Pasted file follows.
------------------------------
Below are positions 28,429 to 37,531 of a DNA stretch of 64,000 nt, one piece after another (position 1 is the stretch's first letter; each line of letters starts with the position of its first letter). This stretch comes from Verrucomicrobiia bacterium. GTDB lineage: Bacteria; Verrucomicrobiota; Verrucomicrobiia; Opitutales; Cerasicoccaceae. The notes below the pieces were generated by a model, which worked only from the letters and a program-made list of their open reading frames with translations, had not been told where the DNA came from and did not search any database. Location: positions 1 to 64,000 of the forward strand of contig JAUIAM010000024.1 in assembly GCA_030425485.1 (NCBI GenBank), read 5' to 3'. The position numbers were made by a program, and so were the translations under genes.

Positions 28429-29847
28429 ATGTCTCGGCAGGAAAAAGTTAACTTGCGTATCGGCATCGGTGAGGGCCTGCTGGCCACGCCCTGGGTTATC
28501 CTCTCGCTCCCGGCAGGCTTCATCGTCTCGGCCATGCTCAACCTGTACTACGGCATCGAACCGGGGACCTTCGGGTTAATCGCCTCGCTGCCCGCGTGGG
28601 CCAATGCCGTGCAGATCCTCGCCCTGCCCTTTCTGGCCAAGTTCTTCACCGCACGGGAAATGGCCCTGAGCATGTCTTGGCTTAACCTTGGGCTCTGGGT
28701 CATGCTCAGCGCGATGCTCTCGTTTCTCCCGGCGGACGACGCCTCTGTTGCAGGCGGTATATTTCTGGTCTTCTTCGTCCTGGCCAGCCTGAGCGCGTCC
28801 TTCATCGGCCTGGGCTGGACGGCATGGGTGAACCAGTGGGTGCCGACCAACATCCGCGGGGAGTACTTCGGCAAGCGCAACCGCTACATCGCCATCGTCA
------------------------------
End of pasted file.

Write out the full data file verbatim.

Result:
Below are positions 28,429 to 37,531 of a DNA stretch of 64,000 nt, one piece after another (position 1 is the stretch's first letter; each line of letters starts with the position of its first letter). This stretch comes from Verrucomicrobiia bacterium. GTDB lineage: Bacteria; Verrucomicrobiota; Verrucomicrobiia; Opitutales; Cerasicoccaceae. The notes below the pieces were generated by a model, which worked only from the letters and a program-made list of their open reading frames with translations, had not been told where the DNA came from and did not search any database. Location: positions 1 to 64,000 of the forward strand of contig JAUIAM010000024.1 in assembly GCA_030425485.1 (NCBI GenBank), read 5' to 3'. The position numbers were made by a program, and so were the translations under genes.

Positions 28429-29847
28429 ATGTCTCGGCAGGAAAAAGTTAACTTGCGTATCGGCATCGGTGAGGGCCTGCTGGCCACGCCCTGGGTTATC
28501 CTCTCGCTCCCGGCAGGCTTCATCGTCTCGGCCATGCTCAACCTGTACTACGGCATCGAACCGGGGACCTTCGGGTTAATCGCCTCGCTGCCCGCGTGGG
28601 CCAATGCCGTGCAGATCCTCGCCCTGCCCTTTCTGGCCAAGTTCTTCACCGCACGGGAAATGGCCCTGAGCATGTCTTGGCTTAACCTTGGGCTCTGGGT
28701 CATGCTCAGCGCGATGCTCTCGTTTCTCCCGGCGGACGACGCCTCTGTTGCAGGCGGTATATTTCTGGTCTTCTTCGTCCTGGCCAGCCTGAGCGCGTCC
28801 TTCATCGGCCTGGGCTGGACGGCATGGGTGAACCAGTGGGTGCCGACCAACATCCGCGGGGAGTACTTCGGCAAGCGCAACCGCTACATCGCCATCGTCA